Are you Googly? Zapponian? Patagonian? Company culture as a way of life.

Are you Googly? Zapponian? Patagonian?

Engaging, inspiring company cultures like Google, Zappos and Patagonia aren’t build in a day.  They’re the result of a conscious effort to engage each member of the company in a core vision mission and values that are about more than just making a buck. To create an inspiring company culture you’ll need to do more than just a one day workshop to team build or add a ping pong table to the break room, you’ll need to examine your core beliefs.

Building a company culture that inspires and motivates its people is about creating and reinforcing a social structure that every member of the company feels a part of, from the CEO to the newest hire.

According to SHRM (the Society for Human Resources Management) Losing an employee due to poor company culture-fit costs the company about 50-60% of that employee’s salary. So an $80,000/year employee would cost $40,000 in replacement costs!

According to Deloitte’s 2014 survey, 78% of Millennials want to work for a company that encourages innovation and creative thinking, yet most say they’re not getting this at their current company.  It is suggested  that the major roadblocks preventing greater innovation are management (63%) and organizational structures and procedures (61%).

So, how do you shift your company culture to one that pulls people forward with internal motivation rather than pushing them along with rewards and punishments as so many companies do?

  1. Flatten out your Hierarchy:  Red tape, meetings, quotas and highly structured work environments make people feel like unimportant cogs in a machine that would roll right over them if they don’t keep up.
  2. Loosen the reigns: Don’t have a meeting until 10AM on Monday? Want to surf before that meeting and work from home later? Hey!  You and your team have reached your goals and inspired the new hire to come up with our great new app!  You’re clearly capable of managing your own time.  We trust you to get the job done, hang ten, dude.
  3. Make a difference: Do you make socks?  Donate a pair to charity for every 10 pair sold!  Do you build apps?  Build one for the team to rate the day’s activities and share feedback in real-time (like Atlassian did).  Do you build furniture?  Give  each employee 5 volunteer days a year to work with Habitat for Humanity.  When people feel they are making a difference they are called to do more, work harder and be innovative.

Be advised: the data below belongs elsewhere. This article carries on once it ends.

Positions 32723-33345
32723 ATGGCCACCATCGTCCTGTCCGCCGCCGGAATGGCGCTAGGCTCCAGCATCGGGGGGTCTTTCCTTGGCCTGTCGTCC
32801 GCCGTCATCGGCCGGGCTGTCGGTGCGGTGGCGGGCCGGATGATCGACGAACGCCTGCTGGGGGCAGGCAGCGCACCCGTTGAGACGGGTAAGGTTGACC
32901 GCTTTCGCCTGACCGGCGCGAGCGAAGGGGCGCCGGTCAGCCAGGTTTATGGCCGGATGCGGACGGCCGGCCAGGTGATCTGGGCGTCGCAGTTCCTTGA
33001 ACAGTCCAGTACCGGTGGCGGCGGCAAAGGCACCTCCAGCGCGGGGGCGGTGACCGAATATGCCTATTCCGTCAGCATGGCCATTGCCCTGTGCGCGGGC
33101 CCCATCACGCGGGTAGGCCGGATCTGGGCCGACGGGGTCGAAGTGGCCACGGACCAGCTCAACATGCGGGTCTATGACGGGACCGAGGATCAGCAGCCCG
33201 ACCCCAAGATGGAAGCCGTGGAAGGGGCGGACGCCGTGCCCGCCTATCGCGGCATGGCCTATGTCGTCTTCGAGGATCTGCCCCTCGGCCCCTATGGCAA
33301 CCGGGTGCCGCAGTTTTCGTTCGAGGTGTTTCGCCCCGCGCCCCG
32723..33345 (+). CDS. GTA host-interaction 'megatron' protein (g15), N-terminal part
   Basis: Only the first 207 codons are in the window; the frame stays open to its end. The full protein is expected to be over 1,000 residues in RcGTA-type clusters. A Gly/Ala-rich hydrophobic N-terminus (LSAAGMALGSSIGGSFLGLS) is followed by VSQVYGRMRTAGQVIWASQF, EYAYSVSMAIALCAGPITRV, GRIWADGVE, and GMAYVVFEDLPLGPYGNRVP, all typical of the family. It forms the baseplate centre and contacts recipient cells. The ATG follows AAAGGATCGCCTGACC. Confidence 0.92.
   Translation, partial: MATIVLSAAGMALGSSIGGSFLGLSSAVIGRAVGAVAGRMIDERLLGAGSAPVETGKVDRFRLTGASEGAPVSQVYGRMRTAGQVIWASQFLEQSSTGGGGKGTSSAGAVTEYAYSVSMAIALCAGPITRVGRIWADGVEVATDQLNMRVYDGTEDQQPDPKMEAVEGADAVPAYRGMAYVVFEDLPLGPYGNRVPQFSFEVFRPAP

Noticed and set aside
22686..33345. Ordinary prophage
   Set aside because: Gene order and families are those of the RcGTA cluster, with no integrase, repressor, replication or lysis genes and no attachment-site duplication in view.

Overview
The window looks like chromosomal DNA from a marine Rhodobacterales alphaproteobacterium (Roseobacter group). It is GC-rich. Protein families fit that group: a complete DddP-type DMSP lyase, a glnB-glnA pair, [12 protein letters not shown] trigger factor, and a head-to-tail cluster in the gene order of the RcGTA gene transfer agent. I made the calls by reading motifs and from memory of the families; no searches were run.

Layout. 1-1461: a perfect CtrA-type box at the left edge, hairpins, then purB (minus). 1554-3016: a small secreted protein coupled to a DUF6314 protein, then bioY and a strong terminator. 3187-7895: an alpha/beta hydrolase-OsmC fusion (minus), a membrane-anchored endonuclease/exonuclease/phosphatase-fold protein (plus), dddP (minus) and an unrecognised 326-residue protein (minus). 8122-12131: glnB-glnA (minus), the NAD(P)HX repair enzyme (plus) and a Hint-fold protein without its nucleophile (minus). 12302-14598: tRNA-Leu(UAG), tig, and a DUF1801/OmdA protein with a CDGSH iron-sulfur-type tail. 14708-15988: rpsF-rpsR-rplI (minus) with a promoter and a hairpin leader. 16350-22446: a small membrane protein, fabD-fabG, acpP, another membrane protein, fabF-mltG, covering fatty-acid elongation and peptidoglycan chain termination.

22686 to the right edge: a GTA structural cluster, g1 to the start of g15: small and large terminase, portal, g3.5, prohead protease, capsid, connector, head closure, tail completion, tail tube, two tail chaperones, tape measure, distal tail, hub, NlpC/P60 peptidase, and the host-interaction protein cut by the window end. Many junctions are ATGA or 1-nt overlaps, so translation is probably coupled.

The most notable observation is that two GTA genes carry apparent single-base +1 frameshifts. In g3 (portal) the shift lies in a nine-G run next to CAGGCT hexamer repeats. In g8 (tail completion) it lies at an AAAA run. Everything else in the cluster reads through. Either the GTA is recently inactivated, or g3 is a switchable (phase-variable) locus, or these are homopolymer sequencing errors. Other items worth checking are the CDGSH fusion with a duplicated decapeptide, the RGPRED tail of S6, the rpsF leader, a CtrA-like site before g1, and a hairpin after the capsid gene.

4. Clearly define your Company purpose: If it’s just to make money, look deeper.  What value do you bring?  What pain point do you solve for people?  It’s not about marketing it’s about identifying who you are, how you help and then aligning that core purpose with every member of the team.
  5. Create a team of your HR department: If you’re like a lot of small companies, your HR department is 1 or 2 people and they’re focused on the nitty gritty of running the HR elements of your company.  Make a team! Call them The Human League (just a suggestion)! Their job is to come up with a cool event once a month, a get together, a bouncy house on a Friday, a volunteer opportunity in the community? A bring your dog to work initiative.  Give them free reign and watch the company morale soar.

Implementing these steps all at once is insane.  It’s going to take time.  And changing company culture is not easy when you’ve been doing business as usual for years.  Getting into the core message, changing the culture and redefining your purpose takes time and dedication.  It takes money, you’ll want a coach to work with you through the process, and it takes a willingness to let the people around you take the lead (letting go of control).

A really effective culture realignment will mean that some people will dive right in, be motivated and engage with your vision 100%… and others will jump ship.  And yes, a few might even have to find a better culture fit with another company. But the benefits of a clearly directed socially aligned culture are immediate, impactful and long lasting both for everyone’s happiness and for your fiscal bottom line.

Happy company culture = happy CEO, CFO, and the whole rest of the team.

For more tips and tools on how to shift your culture one step at a time, email or visit